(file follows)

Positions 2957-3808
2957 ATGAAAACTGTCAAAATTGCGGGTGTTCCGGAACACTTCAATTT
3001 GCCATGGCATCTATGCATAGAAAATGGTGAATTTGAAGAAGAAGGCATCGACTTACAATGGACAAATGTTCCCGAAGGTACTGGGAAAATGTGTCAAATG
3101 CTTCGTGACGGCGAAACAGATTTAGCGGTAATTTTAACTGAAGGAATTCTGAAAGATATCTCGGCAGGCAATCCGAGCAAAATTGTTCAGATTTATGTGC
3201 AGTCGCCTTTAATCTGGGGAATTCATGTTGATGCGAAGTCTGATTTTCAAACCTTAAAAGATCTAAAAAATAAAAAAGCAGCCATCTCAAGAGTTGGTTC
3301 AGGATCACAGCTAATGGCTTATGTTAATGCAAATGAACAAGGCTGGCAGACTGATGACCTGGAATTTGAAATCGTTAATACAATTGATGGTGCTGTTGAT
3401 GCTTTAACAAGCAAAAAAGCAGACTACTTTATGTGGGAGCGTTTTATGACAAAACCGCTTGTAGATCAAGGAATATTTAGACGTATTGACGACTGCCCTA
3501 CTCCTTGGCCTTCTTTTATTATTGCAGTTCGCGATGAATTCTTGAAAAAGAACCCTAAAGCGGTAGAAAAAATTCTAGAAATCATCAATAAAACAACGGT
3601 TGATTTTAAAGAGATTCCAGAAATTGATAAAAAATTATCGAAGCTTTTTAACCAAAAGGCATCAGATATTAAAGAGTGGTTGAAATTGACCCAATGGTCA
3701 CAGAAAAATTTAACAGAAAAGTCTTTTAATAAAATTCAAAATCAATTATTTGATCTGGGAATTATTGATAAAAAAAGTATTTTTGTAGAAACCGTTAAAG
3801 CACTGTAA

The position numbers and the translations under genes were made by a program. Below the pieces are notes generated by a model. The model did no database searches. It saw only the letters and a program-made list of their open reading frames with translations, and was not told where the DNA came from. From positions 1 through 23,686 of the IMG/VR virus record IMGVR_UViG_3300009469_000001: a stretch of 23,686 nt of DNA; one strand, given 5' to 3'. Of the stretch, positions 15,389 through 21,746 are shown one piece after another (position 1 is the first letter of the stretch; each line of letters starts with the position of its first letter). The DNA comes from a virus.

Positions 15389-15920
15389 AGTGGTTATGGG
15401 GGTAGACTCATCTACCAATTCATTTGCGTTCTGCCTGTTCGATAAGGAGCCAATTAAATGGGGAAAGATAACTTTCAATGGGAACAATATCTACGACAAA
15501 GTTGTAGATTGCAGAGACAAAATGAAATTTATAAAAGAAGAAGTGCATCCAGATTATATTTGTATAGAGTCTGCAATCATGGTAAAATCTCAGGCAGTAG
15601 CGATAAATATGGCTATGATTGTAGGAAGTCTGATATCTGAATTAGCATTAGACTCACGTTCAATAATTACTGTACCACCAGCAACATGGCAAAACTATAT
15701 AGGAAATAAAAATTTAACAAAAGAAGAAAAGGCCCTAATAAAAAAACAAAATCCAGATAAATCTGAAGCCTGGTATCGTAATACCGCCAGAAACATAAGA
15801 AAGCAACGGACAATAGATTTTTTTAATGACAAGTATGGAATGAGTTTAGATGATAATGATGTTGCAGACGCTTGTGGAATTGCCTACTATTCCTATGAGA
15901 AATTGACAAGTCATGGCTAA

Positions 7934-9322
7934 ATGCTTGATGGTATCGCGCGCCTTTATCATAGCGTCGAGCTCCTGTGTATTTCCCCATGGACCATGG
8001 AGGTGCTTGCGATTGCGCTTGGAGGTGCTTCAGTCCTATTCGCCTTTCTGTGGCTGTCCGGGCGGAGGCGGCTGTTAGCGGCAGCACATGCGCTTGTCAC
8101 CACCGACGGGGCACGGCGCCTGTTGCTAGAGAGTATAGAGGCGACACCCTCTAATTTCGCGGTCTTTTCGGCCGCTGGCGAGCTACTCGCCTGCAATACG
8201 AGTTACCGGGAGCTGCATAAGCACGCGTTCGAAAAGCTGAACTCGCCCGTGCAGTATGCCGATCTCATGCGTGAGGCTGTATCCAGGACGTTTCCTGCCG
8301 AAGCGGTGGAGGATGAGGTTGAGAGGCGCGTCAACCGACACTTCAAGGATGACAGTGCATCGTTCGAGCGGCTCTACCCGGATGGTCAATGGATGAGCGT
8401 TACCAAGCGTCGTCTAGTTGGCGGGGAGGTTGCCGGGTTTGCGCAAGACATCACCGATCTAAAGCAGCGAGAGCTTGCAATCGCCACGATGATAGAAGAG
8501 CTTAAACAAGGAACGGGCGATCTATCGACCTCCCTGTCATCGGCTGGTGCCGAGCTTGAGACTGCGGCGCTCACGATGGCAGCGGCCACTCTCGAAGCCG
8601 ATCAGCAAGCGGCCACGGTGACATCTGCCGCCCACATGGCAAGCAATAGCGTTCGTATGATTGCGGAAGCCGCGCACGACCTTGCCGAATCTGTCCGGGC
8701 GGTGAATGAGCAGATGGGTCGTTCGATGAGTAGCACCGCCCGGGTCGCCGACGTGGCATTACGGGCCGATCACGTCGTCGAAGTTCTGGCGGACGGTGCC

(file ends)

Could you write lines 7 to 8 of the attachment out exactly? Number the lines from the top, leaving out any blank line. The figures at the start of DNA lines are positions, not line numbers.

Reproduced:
3401 GCTTTAACAAGCAAAAAAGCAGACTACTTTATGTGGGAGCGTTTTATGACAAAACCGCTTGTAGATCAAGGAATATTTAGACGTATTGACGACTGCCCTA
3501 CTCCTTGGCCTTCTTTTATTATTGCAGTTCGCGATGAATTCTTGAAAAAGAACCCTAAAGCGGTAGAAAAAATTCTAGAAATCATCAATAAAACAACGGT